Prevalence of human immunodeficiency virus — hepatitis B virus co-infection amongst adult patients in Mahalapye, Ngami, Serowe, Botswana: a descriptive cross-sectional study
Background: About 37 million people are living with human-immunodeficiency-virus (HIV) worldwide, with 2.6 million co-infected with the hepatitis B virus (HBV). HBV infection causes 650 000 deaths annually worldwide. Botswana has a high prevalence of HIV and a growing population of patients on highly active antiretroviral therapy (HAART). This study aimed to determine the prevalence of HIV–HBV co-infection amongst HAART eligible adult patients in some rural settings in Botswana.
Methods: A cross-sectional study was conducted amongst HAART eligible adult patients at 15 HAART clinics in the Mahalapye, Ngami and Serowe Health Districts of Botswana, from August to October 2015. A total of 132 were recruited; of these 118 consented and were tested for HBsAg reactivity using Elisa.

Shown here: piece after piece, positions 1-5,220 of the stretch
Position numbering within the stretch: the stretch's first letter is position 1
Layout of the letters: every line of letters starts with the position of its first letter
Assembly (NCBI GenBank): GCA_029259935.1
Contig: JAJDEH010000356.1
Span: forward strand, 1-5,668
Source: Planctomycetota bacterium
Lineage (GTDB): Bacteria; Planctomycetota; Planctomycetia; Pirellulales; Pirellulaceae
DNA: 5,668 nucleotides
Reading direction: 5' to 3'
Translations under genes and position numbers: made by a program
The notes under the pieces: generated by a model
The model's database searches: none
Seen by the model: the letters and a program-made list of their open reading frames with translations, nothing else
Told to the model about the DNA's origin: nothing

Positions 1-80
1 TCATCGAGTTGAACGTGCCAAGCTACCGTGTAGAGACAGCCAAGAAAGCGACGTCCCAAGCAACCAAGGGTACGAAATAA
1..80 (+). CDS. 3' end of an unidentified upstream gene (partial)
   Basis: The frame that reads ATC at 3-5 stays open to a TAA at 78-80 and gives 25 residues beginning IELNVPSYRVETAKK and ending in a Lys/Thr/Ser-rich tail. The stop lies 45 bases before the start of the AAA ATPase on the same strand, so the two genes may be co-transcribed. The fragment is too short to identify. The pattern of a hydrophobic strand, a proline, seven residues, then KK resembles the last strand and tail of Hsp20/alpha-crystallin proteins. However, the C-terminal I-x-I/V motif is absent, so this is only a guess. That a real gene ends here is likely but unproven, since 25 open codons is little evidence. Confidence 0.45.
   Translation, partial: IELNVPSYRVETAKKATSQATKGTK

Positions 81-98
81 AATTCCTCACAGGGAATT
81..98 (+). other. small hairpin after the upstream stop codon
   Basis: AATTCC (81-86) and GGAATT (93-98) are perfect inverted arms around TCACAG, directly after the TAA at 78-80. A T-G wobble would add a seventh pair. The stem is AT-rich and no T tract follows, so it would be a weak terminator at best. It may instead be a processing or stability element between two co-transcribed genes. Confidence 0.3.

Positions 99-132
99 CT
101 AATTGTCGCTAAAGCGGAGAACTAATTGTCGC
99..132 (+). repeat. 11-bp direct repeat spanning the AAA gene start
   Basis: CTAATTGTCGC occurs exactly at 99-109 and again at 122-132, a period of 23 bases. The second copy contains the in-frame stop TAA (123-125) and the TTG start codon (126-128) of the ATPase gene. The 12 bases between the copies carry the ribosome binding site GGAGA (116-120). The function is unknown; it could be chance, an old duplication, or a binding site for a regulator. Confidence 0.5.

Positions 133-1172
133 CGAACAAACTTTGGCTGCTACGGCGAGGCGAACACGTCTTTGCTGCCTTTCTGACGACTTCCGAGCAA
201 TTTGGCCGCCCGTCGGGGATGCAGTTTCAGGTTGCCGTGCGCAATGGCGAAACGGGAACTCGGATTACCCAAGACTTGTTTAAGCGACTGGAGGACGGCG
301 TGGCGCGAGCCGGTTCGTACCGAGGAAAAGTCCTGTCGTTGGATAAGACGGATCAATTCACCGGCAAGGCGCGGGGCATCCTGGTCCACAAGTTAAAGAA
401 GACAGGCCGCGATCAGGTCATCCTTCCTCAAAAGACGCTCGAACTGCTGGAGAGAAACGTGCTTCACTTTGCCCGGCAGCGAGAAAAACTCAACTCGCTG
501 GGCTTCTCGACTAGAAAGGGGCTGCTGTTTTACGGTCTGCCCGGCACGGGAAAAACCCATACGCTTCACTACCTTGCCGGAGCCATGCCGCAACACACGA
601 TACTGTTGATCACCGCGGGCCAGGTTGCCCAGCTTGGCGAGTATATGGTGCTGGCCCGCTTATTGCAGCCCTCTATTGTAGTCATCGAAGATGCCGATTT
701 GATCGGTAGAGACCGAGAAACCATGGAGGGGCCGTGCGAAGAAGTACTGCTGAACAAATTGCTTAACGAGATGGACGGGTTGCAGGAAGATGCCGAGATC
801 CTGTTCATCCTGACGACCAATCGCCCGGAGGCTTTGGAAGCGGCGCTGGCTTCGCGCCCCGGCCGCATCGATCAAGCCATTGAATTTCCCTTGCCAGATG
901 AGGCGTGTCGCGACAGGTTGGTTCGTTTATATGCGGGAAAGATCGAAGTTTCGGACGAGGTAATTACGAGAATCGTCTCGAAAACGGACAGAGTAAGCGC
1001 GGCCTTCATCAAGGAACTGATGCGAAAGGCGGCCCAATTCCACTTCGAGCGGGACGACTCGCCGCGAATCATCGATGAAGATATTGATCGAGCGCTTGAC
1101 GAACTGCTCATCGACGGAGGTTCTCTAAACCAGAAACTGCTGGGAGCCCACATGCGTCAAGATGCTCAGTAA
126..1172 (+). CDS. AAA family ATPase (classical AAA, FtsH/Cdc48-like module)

Results: Six (5.1%, 6/118) patients from the three rural health districts were HIV–HBV co-infected, with three in the 20–29 age group. The association between sex and HIV–HBV co-infection status was not statistically significant; p = 1.00.
Conclusion: The finding of 5.1% HIV–HBV co-infection prevalence in some rural settings of Botswana was similar to results from one study conducted in a Botswana urban centre, while another previous similar study reported prevalence as being twice as high. This finding may call for prioritisation of pre-HAART HBV screening and early HAART initiation for all HIV-infected patients.
Keywords: Botswana, HBsAg screening, HIV–HBV co-infection prevalence